Last evening I went to the final performance of the Manitoba Opera production of Puccini’s Turandot. It was an excellent production. Although I was already familiar with the opera for some reason it struck me for the first time last night what this opera was about – the conversion of a feminist. Well, a proto-feminist at least, as the story takes place centuries ago. Be warned that I am about to give the entire plot away. As the opera is almost a century old, based on an even older story, and sung in Italian, I doubt you will mind. The title character is a real ice princess. The daughter of the Emperor of China, whose hand is sought by suitors far and wide, puts them to a test. They must answer three riddles she sets before them and if they fail on any of the riddles, they will lose their lives. When the story’s hero, Calaf, the son of the deposed Tartur king Timur, takes the challenge she explains that she is indwelt by the spirit of one of her ancestors. This ancestor was a princess who had ruled in justice and peace, holding men in scorn, until an invading prince conquered and killed her. Now Turandot, has similarly rejected men and devised this scheme as a means of obtaining revenge on all men. Calaf answers all her riddles correctly but seeing her plead with the Emperor not to marry her off to him, he offers her a reprieve. If she can discover his name by dawn, he will forfeit his claim and his life. In the final act, the princess, desperately trying to find the stranger’s name, has an old man and slave girl that had been seen talking to him, captured and tortured. This is Timur, his father. Liu the slave girl announces that she knows his name, but will not give it up, even though she knows that by refusing to do so she gives him, whom she loves herself, to Turandot and then, grabbing a guard’s knife, stabs herself to death. Rebuking the princess for her cruelty, Calaf takes her in his arms and kisses her. Breaking down, Turandot begs him to leave and take his mystery with him, but he instead gives up the mystery, telling her that he is Calaf, son of Timur, in doing so handing his fate back to her. As dawn breaks, the conquered princess informs the Emperor and his assembled court that the stranger’s name is Love. Turandot has been criticized several times for its ending, as the title character’s change of heart is implausible even by operatic standards. The ending does not bother me, as seeing a feminist repent of the error of her ways is a rare pleasure, unlikely enough in itself as to make the incredibility of the circumstances of little comparable consequence. Where I would take issue with Puccini’s opera, as I would also with William Shakespeare’s The Taming of the Shrew, is why Calaf (Petruchio in the case of Shakespeare) would want to go to so much trouble for the sake of so unpleasant a female, the exact type that as Stephen Leacock pointed out, used to be called an “Awful Woman”.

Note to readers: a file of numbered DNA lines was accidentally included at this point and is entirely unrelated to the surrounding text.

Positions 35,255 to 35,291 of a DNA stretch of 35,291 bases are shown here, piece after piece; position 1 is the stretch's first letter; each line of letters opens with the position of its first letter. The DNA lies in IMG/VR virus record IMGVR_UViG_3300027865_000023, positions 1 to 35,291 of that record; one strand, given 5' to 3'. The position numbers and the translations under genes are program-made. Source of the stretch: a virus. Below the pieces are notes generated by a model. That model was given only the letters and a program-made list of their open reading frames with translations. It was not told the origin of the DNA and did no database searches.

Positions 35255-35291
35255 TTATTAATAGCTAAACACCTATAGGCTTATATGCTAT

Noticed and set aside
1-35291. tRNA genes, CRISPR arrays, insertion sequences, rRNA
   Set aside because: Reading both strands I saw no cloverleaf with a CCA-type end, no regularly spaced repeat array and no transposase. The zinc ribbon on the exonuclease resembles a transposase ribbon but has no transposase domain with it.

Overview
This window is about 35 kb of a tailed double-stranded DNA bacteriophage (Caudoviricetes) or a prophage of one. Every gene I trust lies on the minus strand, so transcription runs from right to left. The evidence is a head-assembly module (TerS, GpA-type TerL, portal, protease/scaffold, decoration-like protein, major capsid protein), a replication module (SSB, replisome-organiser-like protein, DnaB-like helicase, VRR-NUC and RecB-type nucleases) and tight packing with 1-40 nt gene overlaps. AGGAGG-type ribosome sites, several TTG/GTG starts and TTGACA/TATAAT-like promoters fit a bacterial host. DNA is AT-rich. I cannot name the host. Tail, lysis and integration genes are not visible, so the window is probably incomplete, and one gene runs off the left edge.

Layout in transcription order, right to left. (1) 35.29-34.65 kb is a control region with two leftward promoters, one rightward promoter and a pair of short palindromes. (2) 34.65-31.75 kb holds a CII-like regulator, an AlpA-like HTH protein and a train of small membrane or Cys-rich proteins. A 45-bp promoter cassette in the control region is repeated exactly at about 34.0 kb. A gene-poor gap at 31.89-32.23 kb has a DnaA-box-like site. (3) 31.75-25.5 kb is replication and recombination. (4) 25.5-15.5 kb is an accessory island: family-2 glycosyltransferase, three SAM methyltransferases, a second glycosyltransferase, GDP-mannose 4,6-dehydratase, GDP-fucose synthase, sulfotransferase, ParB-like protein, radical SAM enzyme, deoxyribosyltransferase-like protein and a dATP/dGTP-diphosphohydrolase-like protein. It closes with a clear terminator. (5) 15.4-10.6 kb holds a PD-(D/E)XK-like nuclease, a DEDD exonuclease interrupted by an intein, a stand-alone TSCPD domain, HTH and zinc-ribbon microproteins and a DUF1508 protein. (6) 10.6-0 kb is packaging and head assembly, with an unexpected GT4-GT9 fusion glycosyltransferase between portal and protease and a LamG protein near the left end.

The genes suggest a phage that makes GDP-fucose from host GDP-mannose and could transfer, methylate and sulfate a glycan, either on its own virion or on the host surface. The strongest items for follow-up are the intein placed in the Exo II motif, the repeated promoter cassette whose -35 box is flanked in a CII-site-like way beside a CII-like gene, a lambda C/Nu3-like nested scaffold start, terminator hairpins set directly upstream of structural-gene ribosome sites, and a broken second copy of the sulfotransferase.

You Know What They Say About a Stopped Clock